FC Cincinnati’s laborious, disappointing initial season in Major League Soccer reaches its merciful conclusion Sunday afternoon in our nation’s capital against D.C. United. The tilt will mark FCC’s fourth straight match against an Eastern Conference playoff hopeful, and following a well-played 1-1 draw vs. Orlando City last weekend, the Orange and Blue will be searching for its third straight result and points for the fourth time in five games.
Fortunately for FC Cincinnati, Wayne Rooney will miss the game due to a suspension for yellow card accumulation. Nonetheless, D.C. United will be well-motivated to prevail and ensure that Rooney—slated to head back across the Atlantic after the season to be a player/coach at English club Derby County—plays one additional match in front of the club’s home supporters. D.C.’s present standing at fourth in the East has it in line to host a first-round knockout game, but a slip to fifth means the club will instead hit the playoff road.
Again, for FC Cincinnati, it’s a chance to continue its improved form, but the harsh reality is that 2019 FCC will go down as one of the worst MLS sides in recent memory. Here’s why:
The Orange and Blue will finish with 23, 24 or 26 points, slotting it next to 2013 D.C. United (16 points), the 2018 San Jose Earthquakes (21) and 2012 Toronto FC (23) in the pit of MLS misery for worst teams over the last decade. The club endured four separate four-game losing skids, including five- and six-game losing streaks. After gaining seven points from its first four MLS matches, FC Cincinnati acquired just four over its next 14. Following FCC’s 3-0 dunking of Portland in the season’s third game, some idiot postulated that MLS’s newest team might already “belong.” Oops.
FC Cincinnati conceded its 75th goal of the year on Sunday, establishing a new league record, breaking the one-year-old mark held by Orlando. Though the Orange and Blue have improved lately by surrendering just three goals over its past four matches, FCC has allowed four goals an incredible seven times and notched just four clean sheets all season. Personnel issues plagued the team’s defense all year. Due to left back Greg Garza’s season-long injury woes and the failure to acquire a proper backup until Andrew Gutman’s arrival in early August, FC Cincinnati was forced to push Mathieu Deplagne from right back (his more comfortable position) to left back, which meant more time for the offensively-minded Alvas Powell and the past-his-prime Justin Hoyte at right back. The team’s original starting center backs were Kendall Waston and Nick Hagglund, which changed to Waston and Hoyte under interim coach Yoann Damet, which has shifted to Waston and Maikel van der Werff under Ron Jans. The defensive midfield spot—or spots, depending on the formation—were in constant flux, negating any sort of rhythm between the back line and midfield. In summation, whatever could go wrong went wrong.
FC Cincinnati has scored just 31 times through 33 league matches, the lowest total in the league. (There are ample advanced metrics to measure team success, but finishing last in both goals allowed and goals scored is a pretty good indicator of overall failure.) From late March through damn near mid-May, FCC failed to score a goal from open play, a drought of 662 minutes. Striker Fanendo Adi was a complete flop as the franchise’s first-ever designated player, scoring one goal in 695 minutes. Backup striker Darren Mattocks wasn’t much better, recording three goals in 1,274 minutes. In fairness to both players, they were dealt precious little service in attacking areas at times. Adi has filed a complaint with the league alleging his playing minutes were reduced so he wouldn’t collect certain contract bonuses.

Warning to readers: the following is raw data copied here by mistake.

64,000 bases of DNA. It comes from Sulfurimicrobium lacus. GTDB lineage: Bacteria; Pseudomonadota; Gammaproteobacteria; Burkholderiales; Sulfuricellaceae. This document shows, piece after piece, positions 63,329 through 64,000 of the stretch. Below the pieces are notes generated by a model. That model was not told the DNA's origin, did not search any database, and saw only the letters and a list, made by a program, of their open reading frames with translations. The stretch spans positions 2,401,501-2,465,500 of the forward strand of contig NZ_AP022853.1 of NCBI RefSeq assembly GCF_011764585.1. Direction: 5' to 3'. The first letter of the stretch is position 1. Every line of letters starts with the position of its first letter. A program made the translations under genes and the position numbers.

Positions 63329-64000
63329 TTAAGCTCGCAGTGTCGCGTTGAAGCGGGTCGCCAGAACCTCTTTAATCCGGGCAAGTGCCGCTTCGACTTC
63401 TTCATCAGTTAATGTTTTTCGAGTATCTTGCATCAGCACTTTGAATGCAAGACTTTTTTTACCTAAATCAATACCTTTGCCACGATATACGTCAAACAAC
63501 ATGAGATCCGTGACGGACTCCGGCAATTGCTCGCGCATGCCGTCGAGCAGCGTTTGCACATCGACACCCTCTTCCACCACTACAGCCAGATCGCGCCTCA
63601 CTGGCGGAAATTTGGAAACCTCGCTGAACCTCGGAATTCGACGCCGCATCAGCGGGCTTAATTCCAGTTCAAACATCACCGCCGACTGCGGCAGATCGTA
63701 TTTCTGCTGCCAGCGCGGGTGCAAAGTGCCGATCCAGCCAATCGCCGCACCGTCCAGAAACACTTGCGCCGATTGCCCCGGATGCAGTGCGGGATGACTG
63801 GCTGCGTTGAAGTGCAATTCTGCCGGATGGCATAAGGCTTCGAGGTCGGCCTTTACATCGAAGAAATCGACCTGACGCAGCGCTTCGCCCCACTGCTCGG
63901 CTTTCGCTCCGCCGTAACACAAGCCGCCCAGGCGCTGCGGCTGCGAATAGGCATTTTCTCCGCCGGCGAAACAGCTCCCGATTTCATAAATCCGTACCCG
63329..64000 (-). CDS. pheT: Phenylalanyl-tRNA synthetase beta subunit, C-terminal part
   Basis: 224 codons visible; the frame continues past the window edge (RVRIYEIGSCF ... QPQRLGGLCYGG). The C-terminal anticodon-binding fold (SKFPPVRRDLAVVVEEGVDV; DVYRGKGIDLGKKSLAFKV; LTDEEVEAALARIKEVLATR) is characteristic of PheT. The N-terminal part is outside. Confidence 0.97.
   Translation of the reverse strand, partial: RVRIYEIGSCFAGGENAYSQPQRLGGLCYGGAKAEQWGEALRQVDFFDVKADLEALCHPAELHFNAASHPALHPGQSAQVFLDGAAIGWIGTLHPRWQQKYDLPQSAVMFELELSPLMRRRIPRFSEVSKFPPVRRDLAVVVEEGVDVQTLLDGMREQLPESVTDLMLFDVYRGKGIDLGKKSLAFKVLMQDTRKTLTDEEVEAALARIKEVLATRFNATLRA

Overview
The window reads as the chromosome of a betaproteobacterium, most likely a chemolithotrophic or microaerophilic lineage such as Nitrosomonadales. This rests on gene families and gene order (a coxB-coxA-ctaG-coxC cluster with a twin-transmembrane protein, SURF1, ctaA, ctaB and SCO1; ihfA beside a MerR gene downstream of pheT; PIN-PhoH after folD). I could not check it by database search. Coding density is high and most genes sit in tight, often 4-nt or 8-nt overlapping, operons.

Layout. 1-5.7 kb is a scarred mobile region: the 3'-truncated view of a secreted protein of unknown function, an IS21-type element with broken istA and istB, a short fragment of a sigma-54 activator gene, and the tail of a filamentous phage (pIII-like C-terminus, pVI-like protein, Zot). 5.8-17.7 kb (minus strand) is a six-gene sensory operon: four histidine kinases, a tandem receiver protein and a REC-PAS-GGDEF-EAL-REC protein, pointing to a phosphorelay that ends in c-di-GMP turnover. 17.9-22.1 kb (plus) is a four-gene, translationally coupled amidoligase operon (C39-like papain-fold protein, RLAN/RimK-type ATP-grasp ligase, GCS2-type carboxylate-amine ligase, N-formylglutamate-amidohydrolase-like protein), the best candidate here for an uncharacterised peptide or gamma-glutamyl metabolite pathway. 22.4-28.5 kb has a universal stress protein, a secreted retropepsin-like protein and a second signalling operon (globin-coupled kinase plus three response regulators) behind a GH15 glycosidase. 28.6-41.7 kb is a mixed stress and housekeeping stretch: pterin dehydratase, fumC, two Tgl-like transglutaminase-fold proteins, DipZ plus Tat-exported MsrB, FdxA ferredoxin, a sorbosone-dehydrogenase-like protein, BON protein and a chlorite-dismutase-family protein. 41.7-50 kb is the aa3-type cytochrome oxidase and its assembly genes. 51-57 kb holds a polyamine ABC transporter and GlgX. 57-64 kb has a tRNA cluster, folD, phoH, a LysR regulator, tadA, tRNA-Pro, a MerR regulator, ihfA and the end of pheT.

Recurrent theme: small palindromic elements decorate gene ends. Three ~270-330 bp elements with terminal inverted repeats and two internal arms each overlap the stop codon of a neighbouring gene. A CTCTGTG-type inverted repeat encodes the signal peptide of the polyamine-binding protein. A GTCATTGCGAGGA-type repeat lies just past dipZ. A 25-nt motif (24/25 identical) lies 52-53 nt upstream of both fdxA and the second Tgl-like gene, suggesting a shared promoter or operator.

Again, to reiterate the obvious, 2019 was an outright dumpster fire on the field. The strategy of rounding out the roster with players from its 2018 USL squad was short-sighted at the time and got worse during the season, as was the call to load the roster with defenders and defense-first midfielders without a sound defensive scheme. In hindsight, it’s not surprising that the roster in part built by an overmatched coach (Alan Koch) and former general manager with no pro soccer background (Jeff Berding) failed.
The talent cupboard isn’t totally bare. Midfielder Allan Cruz, the squad’s leader in goals, is just 23 and his status as a regular on a strong Costa Rican national team is a good barometer for his bright future. No. 1 overall pick Frankie Amaya displayed more creativity and poise on the ball than any other regular, and he just turned 19. Garza is still one of the league’s better left backs. The 6-5 Waston remains a fortress most nights. Joe Gyau was excellent last weekend attacking from the wing and could prove to be a shrewd pickup.
Now we’ll see if the new Dutch braintrust of Jans and General Manager Gerard Nijkamp can do better than their predecessors. FC Cincinnati at least seems intent on constructing a winner, judging by Nijkamp’s previous public comments. And why wouldn’t it? After all, franchise owners are investing half a billion dollars in a stadium and a training complex—what the hell would be the point of those projects without building a sustained winner?
First, though, FC Cincinnati must achieve respectability. The offseason promises to be eventful, and FCC will be active in free agency, the domestic and international transfer market, the SuperDraft and possibly even the expansion draft. Stay tuned.
Grant Freking writes FC Cincinnati coverage for Cincinnati Magazine. Off the pitch, he is the associate editor for Signs of the Times magazine. You can follow him on Twitter at @GrantFreking.